Howard Smithson and Maretta Smithson, Plaintiffs-appellants, v. the United States, Defendant-appellee, 847 F.2d 791 (Fed. Cir. 1988)Annotate this Case
Steve Alexander, Arens and Alexander, Fayetteville, Ark., argued for plaintiffs-appellants. With him on the brief was Nancy S. Kettelle, McLean, Va.
Terrence S. Hartman, Commercial Litigation Branch, Dept. of Justice, Washington, D.C., argued for defendant-appellee. With him on the brief were Richard K. Willard, Asst. Atty. Gen., David M. Cohen, Director and M. Susan Burnett, Asst. Director. Also on the brief was Daniel Bowen, Dept. of Agriculture, Washington, D.C., of counsel.
Before MARKEY, Chief Judge, DAVIS, Circuit Judge, and BALDWIN, Senior Circuit Judge.
DAVIS, Circuit Judge.
The Smithsons, who had made loan and security agreements with the Farmers Home Administration (FmHA) (an agency of the U.S. Department of Agriculture), brought suit in the United States Claims Court for alleged breach of those agreements. The Government moved for summary judgment primarily on the ground that the undisputed and indisputable facts showed that no such breach had occurred. The Claims Court (Nettesheim, J.) granted the Government's motion and dismissed the complaint (reported as Nutt v. United States, 12 Cl.Ct. 345 (1987)). The Smithsons appeal. We affirm.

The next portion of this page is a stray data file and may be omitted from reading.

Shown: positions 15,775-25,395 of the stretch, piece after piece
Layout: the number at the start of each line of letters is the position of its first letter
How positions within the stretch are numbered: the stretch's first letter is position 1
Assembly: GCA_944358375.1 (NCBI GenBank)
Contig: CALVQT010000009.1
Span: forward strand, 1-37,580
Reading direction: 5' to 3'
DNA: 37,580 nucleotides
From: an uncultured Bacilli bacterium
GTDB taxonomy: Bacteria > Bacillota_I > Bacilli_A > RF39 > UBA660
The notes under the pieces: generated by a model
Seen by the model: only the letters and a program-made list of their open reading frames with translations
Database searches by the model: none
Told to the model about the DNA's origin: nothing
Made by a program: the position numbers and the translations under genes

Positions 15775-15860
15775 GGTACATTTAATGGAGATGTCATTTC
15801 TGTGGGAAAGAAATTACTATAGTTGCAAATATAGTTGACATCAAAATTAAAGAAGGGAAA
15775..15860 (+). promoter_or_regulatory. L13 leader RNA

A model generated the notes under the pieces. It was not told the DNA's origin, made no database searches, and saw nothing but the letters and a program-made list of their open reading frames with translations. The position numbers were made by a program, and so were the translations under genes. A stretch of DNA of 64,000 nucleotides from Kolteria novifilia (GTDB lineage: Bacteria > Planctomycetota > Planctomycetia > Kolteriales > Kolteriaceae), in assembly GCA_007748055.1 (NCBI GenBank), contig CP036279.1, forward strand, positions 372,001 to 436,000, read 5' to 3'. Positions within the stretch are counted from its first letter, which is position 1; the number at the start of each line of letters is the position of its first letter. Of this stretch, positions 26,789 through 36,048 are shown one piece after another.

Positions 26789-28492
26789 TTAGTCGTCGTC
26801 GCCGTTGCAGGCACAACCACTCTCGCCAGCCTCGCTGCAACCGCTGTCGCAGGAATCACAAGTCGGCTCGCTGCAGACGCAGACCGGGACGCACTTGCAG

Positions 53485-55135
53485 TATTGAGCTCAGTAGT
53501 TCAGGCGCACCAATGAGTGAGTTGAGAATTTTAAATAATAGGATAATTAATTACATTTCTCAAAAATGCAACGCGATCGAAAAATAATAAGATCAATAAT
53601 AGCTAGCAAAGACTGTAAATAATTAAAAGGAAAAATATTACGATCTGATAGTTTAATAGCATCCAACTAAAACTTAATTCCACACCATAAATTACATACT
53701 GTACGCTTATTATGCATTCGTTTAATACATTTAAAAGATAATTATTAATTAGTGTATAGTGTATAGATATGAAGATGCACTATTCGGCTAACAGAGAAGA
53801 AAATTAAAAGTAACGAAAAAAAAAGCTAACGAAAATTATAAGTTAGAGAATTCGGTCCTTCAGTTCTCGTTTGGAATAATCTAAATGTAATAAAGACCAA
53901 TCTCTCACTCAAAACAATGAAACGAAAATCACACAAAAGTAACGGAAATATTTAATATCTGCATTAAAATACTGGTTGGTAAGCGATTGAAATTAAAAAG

In Dahl v. United States, 695 F.2d 1373, 1378-79 (Fed. Cir. 1982), we described the circumstances and procedure in which FmHA makes low-interest loans to farmers who are unable to obtain credit from commercial sources. In its opinion in the current case, the Claims Court summarized this process as follows (12 Cl.Ct. at 347):
The FmHA grants farm operating loans to eligible borrowers who are unable to obtain reasonable financing elsewhere. 7 C.F.R. Sec. 1941 (1983). The FmHA also makes "emergency loans" and various debt servicing options available to farmers, while administering the various loans, grants, and assistance programs under regulations promulgated by the Secretary of the Department of Agriculture.